| Today Pistachio growers heard from David Haviland about Gill's Mealybug|
pressure and control timing.
Gill’s Mealybug Field Meeting
Focuses On Damage and Treatments
By Patrick Cavanaugh, Editor
Today, pistachio growers, PCA
and others gathered in a Tulare County Pistachio orchard owned by Dennis Burner
who is cooperating in a Gill’s mealybug control trial with UC Farm Advisors.
Attendees saw mealybug pressure on trees and heard about the best time to treat
for the pest.
Gill’s mealybug is a relatively
new pest of pistachios in California. “It was first recognized in the late
1990s in a an orchard near Tulare. It has now spread up to Colusa County and
has move down to Kern County,” said David Haviland, UC Cooperative Extension
Kern County, who organized the field day with Elizabeth Fichtner, UC
Cooperative Extension Tulare County.
Tulare County is a hot spot
with most pistachio orchards having the bug, which has three generations per
year. “Right about harvest time there are a whole bunch of mealybug crawlers
hatching, and then they overwinter and become adults in May. These adults will
produce an enormous amount of new crawlers the first week of June, which is an
important treatment time, right when those crawlers come out,” said Haviland. “The
ones that are born the first week of June will become adults in about mid-to-late
July, which is the second generation. The mealybugs that are in the tree now
are the start of the third generation when they become adults then hatch more
young bugs at harvest.”
will get millions of crawlers at harvest, but if you come back to the tree in
the spring, you will see maybe one or two per pistachio cluster, so there is a
huge winter mortality,” said Haviland.
Haviland stood by a tree that
had only about one mealybug per 10 clusters in the May, but now the untreated
trees in the trial have clusters that are covered with honeydew, and now
blackened with sooty mold, with 30 or 40 adults on the clusters. The lower
leaves on the trees were turning black from the sooty mold.
|Gill's Mealybug on pistachio clusters|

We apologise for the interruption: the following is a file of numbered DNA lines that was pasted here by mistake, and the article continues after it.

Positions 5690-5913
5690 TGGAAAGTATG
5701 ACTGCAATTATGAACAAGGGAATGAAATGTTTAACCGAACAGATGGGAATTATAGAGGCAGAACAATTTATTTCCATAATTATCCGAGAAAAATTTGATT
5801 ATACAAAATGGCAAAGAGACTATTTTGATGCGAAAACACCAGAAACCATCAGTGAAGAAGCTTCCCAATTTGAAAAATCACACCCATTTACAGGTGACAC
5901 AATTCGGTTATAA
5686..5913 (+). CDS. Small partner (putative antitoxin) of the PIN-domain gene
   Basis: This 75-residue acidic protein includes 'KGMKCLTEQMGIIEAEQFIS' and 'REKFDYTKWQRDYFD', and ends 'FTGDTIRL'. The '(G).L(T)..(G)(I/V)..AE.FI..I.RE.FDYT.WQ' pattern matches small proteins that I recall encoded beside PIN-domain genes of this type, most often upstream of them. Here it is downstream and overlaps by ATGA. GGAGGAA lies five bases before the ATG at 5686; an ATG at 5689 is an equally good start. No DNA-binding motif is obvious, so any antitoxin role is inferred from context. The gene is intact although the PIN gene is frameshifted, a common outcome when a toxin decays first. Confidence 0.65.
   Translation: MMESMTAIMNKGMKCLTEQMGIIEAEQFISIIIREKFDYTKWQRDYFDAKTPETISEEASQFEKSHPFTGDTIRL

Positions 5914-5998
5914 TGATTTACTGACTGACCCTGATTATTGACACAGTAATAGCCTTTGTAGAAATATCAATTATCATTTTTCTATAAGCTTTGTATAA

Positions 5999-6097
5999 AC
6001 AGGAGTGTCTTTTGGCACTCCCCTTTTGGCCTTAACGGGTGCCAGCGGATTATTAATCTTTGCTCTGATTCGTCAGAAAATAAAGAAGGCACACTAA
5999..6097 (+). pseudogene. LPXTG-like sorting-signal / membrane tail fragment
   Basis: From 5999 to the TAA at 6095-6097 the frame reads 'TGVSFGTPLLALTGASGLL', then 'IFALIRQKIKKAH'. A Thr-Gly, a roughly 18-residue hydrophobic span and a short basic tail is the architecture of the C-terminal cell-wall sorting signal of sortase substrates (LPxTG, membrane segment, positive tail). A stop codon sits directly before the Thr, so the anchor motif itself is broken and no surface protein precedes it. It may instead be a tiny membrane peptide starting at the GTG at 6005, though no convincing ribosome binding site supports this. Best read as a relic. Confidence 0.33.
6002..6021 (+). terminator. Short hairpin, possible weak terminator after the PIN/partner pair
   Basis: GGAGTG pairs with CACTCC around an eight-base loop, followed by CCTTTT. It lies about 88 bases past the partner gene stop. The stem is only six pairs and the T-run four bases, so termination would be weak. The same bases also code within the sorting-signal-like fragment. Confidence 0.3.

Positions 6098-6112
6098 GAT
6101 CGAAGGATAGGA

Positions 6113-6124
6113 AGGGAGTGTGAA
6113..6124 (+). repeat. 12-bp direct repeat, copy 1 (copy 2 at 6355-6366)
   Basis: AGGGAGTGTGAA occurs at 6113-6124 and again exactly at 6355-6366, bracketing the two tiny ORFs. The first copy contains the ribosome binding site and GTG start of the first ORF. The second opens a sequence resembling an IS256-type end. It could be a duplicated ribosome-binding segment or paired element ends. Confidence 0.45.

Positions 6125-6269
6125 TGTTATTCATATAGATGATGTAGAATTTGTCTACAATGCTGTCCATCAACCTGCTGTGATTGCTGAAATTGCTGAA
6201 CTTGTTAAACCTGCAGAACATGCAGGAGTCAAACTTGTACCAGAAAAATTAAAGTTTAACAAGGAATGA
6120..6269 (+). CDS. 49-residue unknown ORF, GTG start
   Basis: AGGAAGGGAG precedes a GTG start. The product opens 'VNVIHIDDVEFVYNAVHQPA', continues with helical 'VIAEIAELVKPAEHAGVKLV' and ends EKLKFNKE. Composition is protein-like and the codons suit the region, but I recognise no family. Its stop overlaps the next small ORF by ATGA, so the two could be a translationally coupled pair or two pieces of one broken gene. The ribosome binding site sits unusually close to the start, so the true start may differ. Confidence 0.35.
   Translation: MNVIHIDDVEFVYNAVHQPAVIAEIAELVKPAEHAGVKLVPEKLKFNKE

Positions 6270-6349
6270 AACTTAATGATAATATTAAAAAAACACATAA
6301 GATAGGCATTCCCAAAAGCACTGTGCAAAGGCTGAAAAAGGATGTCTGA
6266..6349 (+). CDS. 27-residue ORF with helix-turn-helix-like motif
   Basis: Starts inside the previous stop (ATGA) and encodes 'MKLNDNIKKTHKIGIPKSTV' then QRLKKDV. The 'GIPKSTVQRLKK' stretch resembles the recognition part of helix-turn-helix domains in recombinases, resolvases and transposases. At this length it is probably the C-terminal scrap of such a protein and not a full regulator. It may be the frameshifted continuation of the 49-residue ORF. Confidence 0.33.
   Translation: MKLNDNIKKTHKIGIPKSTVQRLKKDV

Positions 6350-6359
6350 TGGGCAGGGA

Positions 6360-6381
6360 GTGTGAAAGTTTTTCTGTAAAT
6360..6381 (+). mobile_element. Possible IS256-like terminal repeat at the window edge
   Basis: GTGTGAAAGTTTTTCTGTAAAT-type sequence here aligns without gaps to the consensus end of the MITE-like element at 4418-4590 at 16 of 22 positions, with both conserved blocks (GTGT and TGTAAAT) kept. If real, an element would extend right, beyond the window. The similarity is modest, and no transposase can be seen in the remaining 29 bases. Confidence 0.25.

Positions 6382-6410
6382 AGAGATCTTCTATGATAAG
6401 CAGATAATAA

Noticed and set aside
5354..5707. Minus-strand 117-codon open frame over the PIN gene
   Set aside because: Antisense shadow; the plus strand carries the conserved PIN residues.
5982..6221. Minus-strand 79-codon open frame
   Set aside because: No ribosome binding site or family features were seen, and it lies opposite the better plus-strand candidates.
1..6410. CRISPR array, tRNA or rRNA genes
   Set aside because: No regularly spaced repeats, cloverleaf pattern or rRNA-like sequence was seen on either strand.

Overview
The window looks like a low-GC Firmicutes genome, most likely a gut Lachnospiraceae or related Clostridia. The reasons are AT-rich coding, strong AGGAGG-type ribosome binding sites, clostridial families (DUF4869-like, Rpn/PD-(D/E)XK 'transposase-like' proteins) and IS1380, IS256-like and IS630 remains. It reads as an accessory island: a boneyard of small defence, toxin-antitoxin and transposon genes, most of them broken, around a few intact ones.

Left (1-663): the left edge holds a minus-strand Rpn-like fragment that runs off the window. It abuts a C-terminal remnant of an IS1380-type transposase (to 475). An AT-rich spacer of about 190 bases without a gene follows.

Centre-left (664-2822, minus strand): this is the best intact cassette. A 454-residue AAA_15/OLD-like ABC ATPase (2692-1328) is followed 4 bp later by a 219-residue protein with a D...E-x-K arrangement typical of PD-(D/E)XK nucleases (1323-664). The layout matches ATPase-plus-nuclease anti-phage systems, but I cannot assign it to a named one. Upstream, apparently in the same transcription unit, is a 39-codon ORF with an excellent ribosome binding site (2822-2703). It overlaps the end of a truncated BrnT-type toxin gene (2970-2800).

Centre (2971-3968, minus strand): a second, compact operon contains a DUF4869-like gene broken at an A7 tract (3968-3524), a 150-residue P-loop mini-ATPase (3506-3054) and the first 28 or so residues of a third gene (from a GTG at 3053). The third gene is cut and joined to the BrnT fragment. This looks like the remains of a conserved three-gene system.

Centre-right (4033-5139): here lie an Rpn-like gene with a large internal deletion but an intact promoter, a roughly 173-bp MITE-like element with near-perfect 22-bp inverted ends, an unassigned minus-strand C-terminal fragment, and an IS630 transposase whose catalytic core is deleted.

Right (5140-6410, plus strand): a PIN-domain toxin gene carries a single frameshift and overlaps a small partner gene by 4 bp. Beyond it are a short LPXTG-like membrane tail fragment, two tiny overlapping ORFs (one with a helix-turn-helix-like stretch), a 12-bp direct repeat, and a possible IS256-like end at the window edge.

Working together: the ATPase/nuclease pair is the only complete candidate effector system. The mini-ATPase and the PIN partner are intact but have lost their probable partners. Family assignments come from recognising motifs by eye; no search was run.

Causing a sooty mold mess.
“Typically growers go out in
their orchards April and May and see about one mealybug for every 10 clusters.
In fact they might not even notice it. But that mealy bug produces about 20
live young, which increases the count to about one per cluster, but now those
adults give rise to 15 or 20 crawlers per cluster which causes clusters to be
moist and black,” said Haviland. “So the point is that one or two per cluster
can cause many more per cluster near harvest time, so May is the time to be
thinking about spraying the first of June.”
Haviland looked back at the
tree he was standing next to, and said: “If you have tree that looks like this,
with a lot of mealybugs and sooty mold, let it go; you can’t do anything about
it. Come back the first week of June 2014 and treat it with an insecticide and
you should be clean at harvest next year. It’s really that simple.
Insecticide timing is
important, but there is a widow. Of all the products registered, they are most
effective on crawlers. “So you really want to get them the first week of June
when the crawlers are out regardless of which product your using,” Haviland
During the upcoming harvest
season, Haviland warn growers to ask the harvest crew to wash down the
harvesting equipment and make sure no tree debris from another orchard is on
the equipment. “And if growers have an orchard with mealybug, please inform the
harvest crews so that they clean the equipment before moving to another site,
which may not have mealybug.
“The harvest crew should blow
off all leaf trash and hose the equipment down before it goes from property to
property. Growers should insist upon this,” Haviland said.
Labels: David Haviland, Dennis Burner, Gill's Mealybug Field Meeting in Tulare, UC Farm Advisor Kern County. Pistachio growers